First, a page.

Waste - Want - Wonder, Why asking what-if helps us tackle the beasts of our time.
Waste – Want – Wonder.
Why asking what-if helps us tackle the beasts of our time.
Working in the industry of zero waste, I often think to myself that waste is a by-product of a larger problem.
When we scratch the surface of our waste problems, there are always other questions that need to be asked. Rather than solely focus on how we, as individuals, should dispose of unwanted items (which, in itself, is becoming a great mind-f***), we need to be critical of the bigger picture. For a start, why are the market’s most “decompostable” products never actually arriving at their industrially compostable homes?
When we consider waste as a side effect of societies’ ailments, we realise it’s a beast of a topic.
But how do we eat a beast? One bite at a time.
Waste is caused by an incessant desire for more. Compare our lifestyles to a mere 20 years ago, when, from a western perspective, we had enough. And yet, we have moved on to have more technology and more products, which are always marketed as the best solution for our ever-growing list of problems. With more, we can do more, at a speed we’ve never seen before – or so advertisements want us to believe.
But we suffer as a result of all this so-called progress. Poor mental health issues are just another consequence of having too much technology, too much stuff and too much speed.
Let’s also look at changes in our houses in the last fifty years. Setting aside the necessity of installing heating and insulation – it always gets me that kiwi housing initiatives have lagged so far behind on taking the need for warmth seriously - is the desire to have bigger houses and to fill them with stuff. Beyond making our homes warmer and healthier, the overwhelming urge is to have the flashiest kitchens, and the trendiest tables, chairs and L-shaped sofas. The keeping up with the Joneses list goes on and on, with no signs of stopping.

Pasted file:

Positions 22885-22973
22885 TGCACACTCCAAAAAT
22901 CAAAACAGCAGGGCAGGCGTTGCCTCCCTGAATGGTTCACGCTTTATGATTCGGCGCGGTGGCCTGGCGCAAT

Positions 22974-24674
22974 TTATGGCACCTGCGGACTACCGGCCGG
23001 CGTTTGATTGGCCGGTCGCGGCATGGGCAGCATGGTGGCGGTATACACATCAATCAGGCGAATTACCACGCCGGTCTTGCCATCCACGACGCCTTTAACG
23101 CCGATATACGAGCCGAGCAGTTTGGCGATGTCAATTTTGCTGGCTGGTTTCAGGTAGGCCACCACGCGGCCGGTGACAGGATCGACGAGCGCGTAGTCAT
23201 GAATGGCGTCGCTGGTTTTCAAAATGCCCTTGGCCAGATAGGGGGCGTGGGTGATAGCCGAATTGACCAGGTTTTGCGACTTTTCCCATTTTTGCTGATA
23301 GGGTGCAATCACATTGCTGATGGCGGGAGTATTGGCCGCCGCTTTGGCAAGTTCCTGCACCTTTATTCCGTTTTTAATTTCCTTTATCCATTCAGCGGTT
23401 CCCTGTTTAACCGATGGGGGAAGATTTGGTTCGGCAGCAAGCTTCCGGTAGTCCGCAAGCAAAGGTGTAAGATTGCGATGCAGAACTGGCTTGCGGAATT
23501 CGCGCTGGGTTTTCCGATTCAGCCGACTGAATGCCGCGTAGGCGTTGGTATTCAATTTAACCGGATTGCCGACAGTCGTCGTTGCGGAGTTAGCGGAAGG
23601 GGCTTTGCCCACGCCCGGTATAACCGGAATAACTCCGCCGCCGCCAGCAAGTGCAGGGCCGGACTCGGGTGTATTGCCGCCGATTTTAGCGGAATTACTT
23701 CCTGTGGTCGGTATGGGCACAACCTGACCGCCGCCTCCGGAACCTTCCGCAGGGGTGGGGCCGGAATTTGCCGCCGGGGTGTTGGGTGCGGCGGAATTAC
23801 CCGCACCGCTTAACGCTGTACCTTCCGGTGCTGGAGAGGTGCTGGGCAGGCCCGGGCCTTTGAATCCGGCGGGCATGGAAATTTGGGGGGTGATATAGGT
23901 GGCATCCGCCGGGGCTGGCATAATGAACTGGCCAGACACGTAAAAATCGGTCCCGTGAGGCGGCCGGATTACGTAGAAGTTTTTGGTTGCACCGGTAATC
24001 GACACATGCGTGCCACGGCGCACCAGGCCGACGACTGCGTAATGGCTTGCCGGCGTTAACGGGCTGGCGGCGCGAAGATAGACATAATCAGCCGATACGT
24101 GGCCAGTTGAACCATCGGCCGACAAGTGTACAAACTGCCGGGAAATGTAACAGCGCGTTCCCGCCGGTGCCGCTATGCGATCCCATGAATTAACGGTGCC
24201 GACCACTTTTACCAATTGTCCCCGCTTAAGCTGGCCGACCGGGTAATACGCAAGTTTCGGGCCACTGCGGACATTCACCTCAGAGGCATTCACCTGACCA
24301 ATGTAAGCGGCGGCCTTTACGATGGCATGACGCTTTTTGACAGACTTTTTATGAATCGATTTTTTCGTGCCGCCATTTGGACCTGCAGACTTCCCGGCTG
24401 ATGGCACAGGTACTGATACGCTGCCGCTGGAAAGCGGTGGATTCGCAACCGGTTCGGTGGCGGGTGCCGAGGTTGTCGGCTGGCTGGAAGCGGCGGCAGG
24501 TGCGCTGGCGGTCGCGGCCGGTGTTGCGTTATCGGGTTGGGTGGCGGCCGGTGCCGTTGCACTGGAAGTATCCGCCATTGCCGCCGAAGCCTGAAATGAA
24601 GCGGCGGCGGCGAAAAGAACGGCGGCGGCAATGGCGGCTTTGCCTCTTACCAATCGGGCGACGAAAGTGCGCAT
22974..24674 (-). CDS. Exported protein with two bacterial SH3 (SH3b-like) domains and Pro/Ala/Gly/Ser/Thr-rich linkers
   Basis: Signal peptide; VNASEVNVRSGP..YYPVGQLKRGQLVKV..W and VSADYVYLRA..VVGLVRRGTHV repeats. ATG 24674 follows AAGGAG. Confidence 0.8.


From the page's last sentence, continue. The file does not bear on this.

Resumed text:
The biggest problem is our wants never seem to be satiated
What is it about our human psyche - seen the world over - that nothing’s ever enough?
A billionaire’s bank balance and assets are so momentous that it must surely be impossible to spend in their lifetime. Yet, why do they want to control our governments and industries so they can continue to grow and accumulate more wealth?
Even at a basic human level for food, we see obesity taking a firm and worrying grip on the world. Why is it so hard to say: thanks very much, but I have enough?
What would our world look like if we talked more about how to manage our desire for more? We should run courses on this! A fundamental part of our survival depends on learning how to manage our constant desire for more.
I’d love to see the marketing campaign for that!
I know it may sound like communism and will spark much controversy, but what if we seriously considered a cap on income? A complete maximum that anyone can attain. One person said to me, when you place a cap on something, a person will no longer try to work harder, and it stifles growth. But in some ways, that’s the point. Without a maximum in place we just want to go on and on. Our planet simply cannot cope with that; it will be our own downfall.
I wonder, too, what work would look like with a maximum threshold in place.
One thing we don’t want to cap, though, is the level of good we can do for others. Not just for humans, but for animals, plants and trees. What if the capacity to do good, much like greed is today, becomes limitless?
Reducing our desires and our working hours gives us more time with our families, friends and enhances our ability to volunteer, give back and do good. Surely this would make us happier and healthier and make the world a better place.
What if we lived in a world where it wasn’t all about never-ending GDP growth?